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Sept. 28 — A clearer picture of legislation that will make up a year-end tax package will emerge only after the elections, even as interested lawmakers try to set the table for possibilities in a lame-duck session.
If Republicans control both chambers and Donald Trump wins the presidency, a tax bill could slip into 2017, lawmakers, lobbyists and congressional tax aides told Bloomberg BNA.
An election night ending with a Hillary Clinton win or Democrats taking back the Senate could set the stage for a year-end deal including measures giving tax breaks to employees at startups and renewable energy companies.
“It all depends on what happens Nov. 8 and we should probably finish this conversation on Nov. 9,” said Sen. Dean Heller (R-Nev.), who, along with Senate Finance Committee ranking member Ron Wyden (D-Ore.), has been pushing renewable energy tax credits to spur investment in wind, geothermal and fuel cells that weren't included in the Protecting Americans from Tax Hikes (PATH) Act of 2015.
But the prospect of renewing other temporary tax provisions expiring at the end of the year remains up in the air. This includes the empowerment zone tax incentive, which gives tax benefits such as tax-exempt bonds to employers operating in economically distressed areas, and the railroad track maintenance credit, which provides a credit on expenditures incurred for maintaining railroads.
House Majority Leader Kevin McCarthy (R-Calif.) and Minority Leader Nancy Pelosi (D-Calif.) raised the possibility in recent days that the temporary tax provisions, known as extenders, could be renewed during a lame-duck session (187 DTR G-5, 9/27/16).
It remains to be seen whether House Ways and Means Committee Chairman Kevin Brady (R-Texas) will come around to the idea.
Brady has said repeatedly that he is against extending the nearly two dozen tax provisions this year. Recent history is in Brady’s favor.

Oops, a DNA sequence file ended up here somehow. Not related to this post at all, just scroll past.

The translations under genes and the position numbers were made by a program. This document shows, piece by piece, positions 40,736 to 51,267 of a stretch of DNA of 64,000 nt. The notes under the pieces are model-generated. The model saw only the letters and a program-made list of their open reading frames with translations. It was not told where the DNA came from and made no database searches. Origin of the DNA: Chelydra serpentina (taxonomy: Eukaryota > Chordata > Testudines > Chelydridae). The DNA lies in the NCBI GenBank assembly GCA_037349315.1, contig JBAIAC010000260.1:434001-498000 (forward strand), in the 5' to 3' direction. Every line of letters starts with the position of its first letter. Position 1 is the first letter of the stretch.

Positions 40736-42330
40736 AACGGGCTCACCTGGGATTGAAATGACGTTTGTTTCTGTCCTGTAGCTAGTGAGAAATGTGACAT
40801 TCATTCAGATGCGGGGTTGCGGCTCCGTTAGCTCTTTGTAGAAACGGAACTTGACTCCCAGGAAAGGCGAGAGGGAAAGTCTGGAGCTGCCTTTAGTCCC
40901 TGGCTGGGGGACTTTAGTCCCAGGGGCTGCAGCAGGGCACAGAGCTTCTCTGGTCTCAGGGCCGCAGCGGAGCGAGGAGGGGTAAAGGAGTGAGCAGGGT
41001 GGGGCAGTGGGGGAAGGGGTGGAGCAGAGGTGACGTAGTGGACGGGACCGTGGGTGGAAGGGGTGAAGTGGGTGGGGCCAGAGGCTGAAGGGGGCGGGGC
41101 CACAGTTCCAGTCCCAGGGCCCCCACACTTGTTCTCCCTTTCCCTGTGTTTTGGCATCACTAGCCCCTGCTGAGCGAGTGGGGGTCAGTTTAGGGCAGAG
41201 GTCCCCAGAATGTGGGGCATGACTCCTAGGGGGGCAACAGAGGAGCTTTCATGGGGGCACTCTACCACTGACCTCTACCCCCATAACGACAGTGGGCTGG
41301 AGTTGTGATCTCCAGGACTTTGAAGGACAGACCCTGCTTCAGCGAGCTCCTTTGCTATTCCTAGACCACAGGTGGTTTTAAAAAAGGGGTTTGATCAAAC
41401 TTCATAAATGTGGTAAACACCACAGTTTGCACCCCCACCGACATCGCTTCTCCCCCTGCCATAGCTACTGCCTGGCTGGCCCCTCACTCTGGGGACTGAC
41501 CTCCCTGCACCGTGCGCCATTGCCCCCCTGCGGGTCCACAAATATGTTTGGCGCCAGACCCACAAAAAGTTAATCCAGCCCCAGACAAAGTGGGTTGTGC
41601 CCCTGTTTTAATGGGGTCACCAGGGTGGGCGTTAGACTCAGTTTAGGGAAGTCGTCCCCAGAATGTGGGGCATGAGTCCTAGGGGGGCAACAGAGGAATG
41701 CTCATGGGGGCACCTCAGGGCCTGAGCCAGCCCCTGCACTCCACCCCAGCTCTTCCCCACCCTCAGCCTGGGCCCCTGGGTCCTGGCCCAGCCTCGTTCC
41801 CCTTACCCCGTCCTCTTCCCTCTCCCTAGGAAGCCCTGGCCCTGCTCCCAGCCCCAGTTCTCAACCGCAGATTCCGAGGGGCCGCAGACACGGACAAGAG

Congress has typically extended the temporary tax provisions retroactively, and this means they would have another year to renew the two-year provisions.
If Brady has his way, they would be considered within the context of a broader tax overhaul.
“No extenders,” Brady told Bloomberg BNA when asked about the possibility of extenders action at the end of the year.
But he remains open to acting on other tax measures. “We are hopeful that we can move permanent stand-alone tax provisions in November. It all depends on the schedule,” Brady said.
Mike Greenwald, a partner at Friedman LLP, said that if Brady sees an opportunity in the near future to work on any significant tax overhaul package, he might be more willing to dig in his heels. “If he looks around and sees division between the White House, the House and the Senate, he might let a few things go now where progress needs to be made,” Greenwald said.
There is a clamor among lawmakers, including Ways and Means members, to advance smaller tax measures. Brady attempted to appease some members with a markup of smaller tax bills this month.
But they want more.
Rep. James B. Renacci (R-Ohio), a Ways and Means member, said several stand-alone tax bills that don't fit in the extender category deserve attention. “While we are here, we might as well consider some of them,” he said.
Legislation that could get passed late in the year includes a bill to defer taxes on stock options paid to start-up employees (H.R. 5719) and another to limit Internal Revenue Service asset seizure authority (H.R. 5523). The bills, sponsored by two Ways and Means members, Reps. Erik Paulsen (R-Minn.) and Peter Roskam (R-Ill.), respectively, both have Senate companions and momentum.
“Those are good policies. They’re permanent. We wouldn’t have moved them out, and certainly not off the House floor, if we didn’t think they have merit,” Brady said.
There is also bipartisan support for the clean energy tax credits that seek to increase investment in geothermal, fiber-optic solar energy, fuel cell and small wind energy machinery. Those credits expire at the end of the year, and Wyden has repeatedly said that he will use “every opportunity” to extend them.
In addition, Rep. Charles Boustany (R-La.) of Ways and Means plans to push a bill during the lame-duck session that would authorize tax credits related to flood damage in his state.
The Ways and Means Committee this month marked up measures extending tax credits for new nuclear reactors (H.R. 5879) and a bill (H.R. 5406) authorizing a tax break to recruit doctors and other medical staff to Indian reservations by making an existing student loan repayment program tax free (184 DTR G-8, 9/22/16).
Another bill (H.R. 5204) advanced by the committee would eliminate taxes on students loans that have been forgiven because of death and disability.
With assistance from Laura Davison in Washington.
To contact the editor responsible for this story: Meg Shreve at firstname.lastname@example.org
Copyright © 2016 The Bureau of National Affairs, Inc. All Rights Reserved.
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